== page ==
A GIF (Graphics Interchange Format) has lossless compression. 


The best application for a GIF image is when you need to store graphics with very few colors e.g., shapes, logos, cartoons, or simple diagrams. Its animation capabilities are widely used nowadays for creating animated GIFs.   


This file format is simple and is supported by almost all types of software. 


GIF images aren’t suitable for photographs or pictures that need high quality. 

  1. PNG 


PNG (Portable Network Graphics) is a lossless file format. 


This file type is excellent for both photographs and simple line art. PNG files are perfect for logos, buttons, small background textures, and other such interface elements. 


PNG files have great image quality, and they have the feature of transparency. 


While a PNG image is of high quality, it also has a larger file size. Additionally, some older browser versions don’t adequately support the file format. 

Now that we’ve gone through the most fundamental image properties, it’s time to find out why exactly we need to resize and optimise. 

Why is resizing and optimisation important? 

Maybe your images aren’t appealing enough, or your photos load slowly. Cropping, resizing, and optimising your images properly will fix both problems. Mastering — or, at least, learning — these techniques is an essential step in building a successful WordPress site. You’ll create better visual content, speed-up the uploading process, reduce bandwidth usage, and shed inessential bytes from your graphics files. 

The following are some key points explaining how the wrong image size can affect your website. 

  1. Large images can slow down your site 

Loading large sized photos takes time, which is why if you use images that have too big dimensions, they’ll considerably reduce your site’s speed. When you use optimised images, your webpage will load more quickly — and readers love speedy sites. 

  1. Oversized images take too much server space 

Unless you have an unlimited amount of server space available, you need to cater to the amount of storage your media files take. If unnecessarily large image files take up most of your WordPress storage, it won’t leave any room for other essential files. Your server will become overfilled, not to mention slow, very quickly.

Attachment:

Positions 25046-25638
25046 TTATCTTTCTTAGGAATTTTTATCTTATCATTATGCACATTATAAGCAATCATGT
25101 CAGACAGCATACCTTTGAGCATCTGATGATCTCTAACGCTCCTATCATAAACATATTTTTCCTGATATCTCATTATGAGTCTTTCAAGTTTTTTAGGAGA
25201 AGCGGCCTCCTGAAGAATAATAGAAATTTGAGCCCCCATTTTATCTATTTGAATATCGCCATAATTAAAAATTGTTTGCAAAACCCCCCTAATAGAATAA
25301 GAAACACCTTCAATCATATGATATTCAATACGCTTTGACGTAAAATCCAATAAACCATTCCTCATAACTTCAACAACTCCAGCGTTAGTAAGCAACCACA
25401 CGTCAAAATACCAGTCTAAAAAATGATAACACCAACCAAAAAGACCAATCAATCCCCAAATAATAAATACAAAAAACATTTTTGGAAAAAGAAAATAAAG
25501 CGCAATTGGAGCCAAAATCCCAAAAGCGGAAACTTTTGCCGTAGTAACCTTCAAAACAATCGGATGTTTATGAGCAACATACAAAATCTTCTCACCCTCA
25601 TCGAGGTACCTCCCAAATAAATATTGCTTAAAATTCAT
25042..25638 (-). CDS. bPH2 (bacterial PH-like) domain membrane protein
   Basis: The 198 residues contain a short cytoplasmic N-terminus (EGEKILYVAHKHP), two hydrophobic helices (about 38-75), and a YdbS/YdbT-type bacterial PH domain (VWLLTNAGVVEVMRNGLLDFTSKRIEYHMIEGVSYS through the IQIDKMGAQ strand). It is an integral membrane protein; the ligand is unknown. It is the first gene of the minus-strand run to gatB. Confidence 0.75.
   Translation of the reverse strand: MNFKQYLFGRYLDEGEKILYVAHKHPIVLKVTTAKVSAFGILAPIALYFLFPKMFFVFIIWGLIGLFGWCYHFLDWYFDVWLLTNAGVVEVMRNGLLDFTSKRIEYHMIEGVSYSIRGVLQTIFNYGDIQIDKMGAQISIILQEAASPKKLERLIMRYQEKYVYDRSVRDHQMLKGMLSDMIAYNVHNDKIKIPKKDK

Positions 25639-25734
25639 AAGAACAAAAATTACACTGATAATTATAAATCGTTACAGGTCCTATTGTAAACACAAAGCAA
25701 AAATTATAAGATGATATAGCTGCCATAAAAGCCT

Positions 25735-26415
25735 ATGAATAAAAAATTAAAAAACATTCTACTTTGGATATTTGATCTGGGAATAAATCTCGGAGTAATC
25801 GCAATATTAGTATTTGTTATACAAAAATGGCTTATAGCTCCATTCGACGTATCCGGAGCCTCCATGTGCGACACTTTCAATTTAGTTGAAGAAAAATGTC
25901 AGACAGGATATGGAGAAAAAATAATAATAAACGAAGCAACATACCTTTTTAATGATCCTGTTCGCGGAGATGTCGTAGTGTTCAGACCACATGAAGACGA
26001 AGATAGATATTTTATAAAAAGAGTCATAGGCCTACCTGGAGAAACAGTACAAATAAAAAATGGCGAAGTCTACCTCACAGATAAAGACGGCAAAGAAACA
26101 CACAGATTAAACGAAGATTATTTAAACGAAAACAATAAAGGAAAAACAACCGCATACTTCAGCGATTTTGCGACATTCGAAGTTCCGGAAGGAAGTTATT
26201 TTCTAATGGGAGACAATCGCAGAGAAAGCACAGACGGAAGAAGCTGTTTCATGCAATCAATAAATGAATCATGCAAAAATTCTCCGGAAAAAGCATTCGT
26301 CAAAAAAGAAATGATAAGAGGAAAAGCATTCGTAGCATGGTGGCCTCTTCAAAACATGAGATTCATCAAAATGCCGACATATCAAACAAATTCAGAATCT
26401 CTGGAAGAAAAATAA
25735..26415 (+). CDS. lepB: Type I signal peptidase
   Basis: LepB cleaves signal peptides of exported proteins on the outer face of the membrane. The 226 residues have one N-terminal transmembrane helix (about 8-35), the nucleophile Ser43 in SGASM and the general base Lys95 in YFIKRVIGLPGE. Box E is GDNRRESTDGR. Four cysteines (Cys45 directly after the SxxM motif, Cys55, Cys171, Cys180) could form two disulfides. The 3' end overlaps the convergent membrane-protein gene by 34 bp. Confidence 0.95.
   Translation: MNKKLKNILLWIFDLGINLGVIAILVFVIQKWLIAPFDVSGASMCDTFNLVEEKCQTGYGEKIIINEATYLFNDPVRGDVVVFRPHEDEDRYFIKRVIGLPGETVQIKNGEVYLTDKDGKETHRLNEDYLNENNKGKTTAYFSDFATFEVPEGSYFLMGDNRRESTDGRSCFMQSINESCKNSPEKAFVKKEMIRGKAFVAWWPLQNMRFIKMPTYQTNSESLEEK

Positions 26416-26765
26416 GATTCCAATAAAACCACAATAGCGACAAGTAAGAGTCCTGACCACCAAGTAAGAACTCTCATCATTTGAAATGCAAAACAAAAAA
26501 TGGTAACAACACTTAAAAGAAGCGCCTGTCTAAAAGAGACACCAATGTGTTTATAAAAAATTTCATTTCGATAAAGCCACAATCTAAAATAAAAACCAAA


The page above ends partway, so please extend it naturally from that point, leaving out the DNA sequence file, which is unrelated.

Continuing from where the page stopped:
1. Your theme might not work properly 

Majority of WordPress themes are optimised specifically for a range of image sizes. If you upload images whose dimensions fall out of that range, chances are, your theme will not appear like you’ve expected it to. 

To sum everything up nicely, here are the benefits of accurately resizing and optimising your images: 

  • Easy and quick uploading (and downloading) 
  • Your website will load quickly 
  • Reduction in bandwidth usage 
  • You’ll have better visual content 
  • You’ll save server space 
  • The images will fit perfectly in your theme 

Why use a photo editor? 

There are a few ways you can resize and optimise your images for WordPress, but using a photo editor is by far the quickest and most efficient method. Almost every photo editor you find will include tools for cropping and resizing images. 

Before uploading an image to your site, search for an easy-to-use photo editor either online or as a downloadable PC software. Usually, both types of software are very straightforward to use, and they’ll give you good results. Using an online photo editor is an excellent option if you’re looking for a tool that’s easily accessible yet powerful. 

Some photo editors also give you the option to “batch edit” your images, which means you get to apply edits to multiple photos at once. This can be utterly useful if you need a large number of pictures edited – much better than having to edit each image one by one. 

An example 

Now that we’ve discussed photo optimisation, standard file formats, and picture editing, let’s walk through an example. 

Before we start, it should be noted that all of our themes auto-crop and scale to fit your images to content areas such as the Featured Slider and Featured images. We also include important image dimensions within each of our theme tutorials to help you pre-crop your photos.